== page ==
Upon the ending of a de facto relationship, the Family Court of WA has the power to make an order altering the legal and equitable interests in the property of the separated couple. The Court may make a property order if satisfied of at least one of the following:

(a) There has been a de facto relationship between the partners for at least 2 years. The cohabitation period does not have to be a consecutive period of 2 years. The cohabitation period can consist of several time periods which cumulatively total 2 years when added together.

(b) There is a child of the de facto relationship who has not yet attained the age of 18 years and failure to make the order would result in serious injustice to the partner caring or responsible for the child. The wording “serious injustice” is important. An injustice is the opposite of justice and includes the concepts of a wrong or unfairness. The word serious in this context suggests weighty, grave or considerable. The Court will not interfere where there is simple injustice.

(c) The de facto partner who applies for the order made substantial contributions and failure to make the order would result in serious injustice to the partner. Substantial contributions means something more than usual or ordinary, and it applies to the more exceptional circumstances where a serious injustice may be caused. It will often be a matter of degree as to when an ordinary or normal contribution becomes a substantial one.

In summary, it is possible to seek a de facto property order from the Family Court if you lived together for at least two years, there is a child of the relationship, at least one third of your relationship was spent living in WA, or significant contributions were made by one partner and the failure to make an order would result in a serious injustice.

There does not have to be an agreement about a separation. If someone wishes to separate from their de facto partner, they can do so without any agreement or consent. The date of separation does not have to be agreed either. The date of separation is the day that one of the partners regarded the relationship as being over with no prospect of reconciliation. If there is a dispute, the same indicators used to determine if there is a de facto separation are used to determine a date of separation.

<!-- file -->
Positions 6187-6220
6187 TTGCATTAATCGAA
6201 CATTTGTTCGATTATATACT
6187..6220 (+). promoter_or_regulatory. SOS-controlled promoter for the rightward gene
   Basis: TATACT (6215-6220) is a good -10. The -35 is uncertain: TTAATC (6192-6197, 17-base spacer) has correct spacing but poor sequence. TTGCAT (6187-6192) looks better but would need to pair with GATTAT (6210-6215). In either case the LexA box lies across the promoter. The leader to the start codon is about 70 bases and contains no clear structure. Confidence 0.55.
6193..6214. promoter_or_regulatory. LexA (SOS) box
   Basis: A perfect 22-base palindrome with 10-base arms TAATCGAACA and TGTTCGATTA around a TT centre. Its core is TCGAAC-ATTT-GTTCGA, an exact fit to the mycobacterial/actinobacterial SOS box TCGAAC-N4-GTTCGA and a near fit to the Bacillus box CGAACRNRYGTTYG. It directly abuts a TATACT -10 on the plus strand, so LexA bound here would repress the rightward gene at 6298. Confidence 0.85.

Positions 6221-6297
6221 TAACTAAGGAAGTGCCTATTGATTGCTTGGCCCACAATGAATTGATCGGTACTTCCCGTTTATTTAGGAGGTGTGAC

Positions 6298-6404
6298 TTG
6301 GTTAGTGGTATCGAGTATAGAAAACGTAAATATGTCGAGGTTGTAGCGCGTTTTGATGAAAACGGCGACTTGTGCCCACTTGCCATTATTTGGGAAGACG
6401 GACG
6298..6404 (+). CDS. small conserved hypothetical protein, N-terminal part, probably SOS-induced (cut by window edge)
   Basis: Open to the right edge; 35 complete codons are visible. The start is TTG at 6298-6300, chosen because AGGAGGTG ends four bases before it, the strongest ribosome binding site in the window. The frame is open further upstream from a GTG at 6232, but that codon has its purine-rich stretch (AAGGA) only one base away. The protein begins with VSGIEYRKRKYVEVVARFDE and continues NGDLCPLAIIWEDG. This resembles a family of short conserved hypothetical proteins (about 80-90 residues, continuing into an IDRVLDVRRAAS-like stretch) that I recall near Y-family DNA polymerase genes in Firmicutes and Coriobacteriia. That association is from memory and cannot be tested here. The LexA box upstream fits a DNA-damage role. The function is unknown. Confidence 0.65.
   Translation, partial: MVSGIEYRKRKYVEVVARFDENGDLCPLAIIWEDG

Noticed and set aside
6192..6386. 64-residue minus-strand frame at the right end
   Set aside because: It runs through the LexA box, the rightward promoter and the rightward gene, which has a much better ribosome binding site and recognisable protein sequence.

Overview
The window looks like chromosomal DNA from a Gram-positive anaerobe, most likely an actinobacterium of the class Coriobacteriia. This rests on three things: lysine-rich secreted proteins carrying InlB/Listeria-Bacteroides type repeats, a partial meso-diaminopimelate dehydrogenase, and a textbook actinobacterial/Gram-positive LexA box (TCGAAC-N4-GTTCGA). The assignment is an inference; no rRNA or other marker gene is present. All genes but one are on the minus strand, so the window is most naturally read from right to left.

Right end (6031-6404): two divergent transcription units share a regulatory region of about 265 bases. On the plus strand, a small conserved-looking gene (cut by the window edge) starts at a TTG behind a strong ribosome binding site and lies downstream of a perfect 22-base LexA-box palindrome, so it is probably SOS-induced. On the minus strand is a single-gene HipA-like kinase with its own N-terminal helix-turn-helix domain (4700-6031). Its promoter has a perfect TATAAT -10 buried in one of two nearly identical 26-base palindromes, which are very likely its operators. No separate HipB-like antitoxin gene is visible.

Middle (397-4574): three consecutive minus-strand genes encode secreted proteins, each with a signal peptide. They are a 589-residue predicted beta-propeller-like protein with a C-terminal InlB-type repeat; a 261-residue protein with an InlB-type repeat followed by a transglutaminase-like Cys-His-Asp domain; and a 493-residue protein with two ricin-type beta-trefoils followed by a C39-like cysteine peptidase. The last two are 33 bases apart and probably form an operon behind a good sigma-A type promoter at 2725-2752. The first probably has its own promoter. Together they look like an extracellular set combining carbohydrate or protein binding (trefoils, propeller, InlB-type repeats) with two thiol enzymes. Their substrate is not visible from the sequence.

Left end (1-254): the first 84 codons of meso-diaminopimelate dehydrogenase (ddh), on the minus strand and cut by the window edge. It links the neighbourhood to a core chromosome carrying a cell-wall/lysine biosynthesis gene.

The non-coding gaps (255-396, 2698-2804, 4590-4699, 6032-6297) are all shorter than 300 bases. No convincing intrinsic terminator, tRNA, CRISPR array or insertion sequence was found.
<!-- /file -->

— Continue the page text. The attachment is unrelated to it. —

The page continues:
Ultimately, it will depend upon what you need. You may wish to protect your assets before or during a de facto relationship through a Binding Financial Agreement. You may wish to divide your property after a de facto relationship has ended by negotiating a Binding Financial Agreement or Form 11 Application for Consent Orders. You may wish to establish care arrangements for your children through a Parenting Plan or Consent Orders. You may wish to prevent any of your property being divided at all because there was no de facto relationship, or a division would not be just and equitable or “fair”.

There are many possibilities, pitfalls, and potential outcomes. We can advise you about your entitlements based on your particular personal circumstances. We can also advise you about what is an appropriate outcome to resolve your situation. You can then decide if it is worthwhile to seek and obtain a Court Order about your relationship through negotiation, mediation, or litigation at the Family Court of WA.

Whatever path you choose, please be aware that you only have two years from the date of final separation to file an application at the Family Court of WA seeking orders for the alteration of property interests or the payment of maintenance. If you do not commence proceedings within that timeframe, you will be “out of time” and must first seek permission from the Family Court of WA before being able to obtain an order about property division or maintenance payments.

If you have any questions about de facto relationships or would like to discuss your individual personal circumstances regarding a separation, please feel welcome to contact one of our family lawyers by emailing us at [email protected] or calling 08 6141 3227.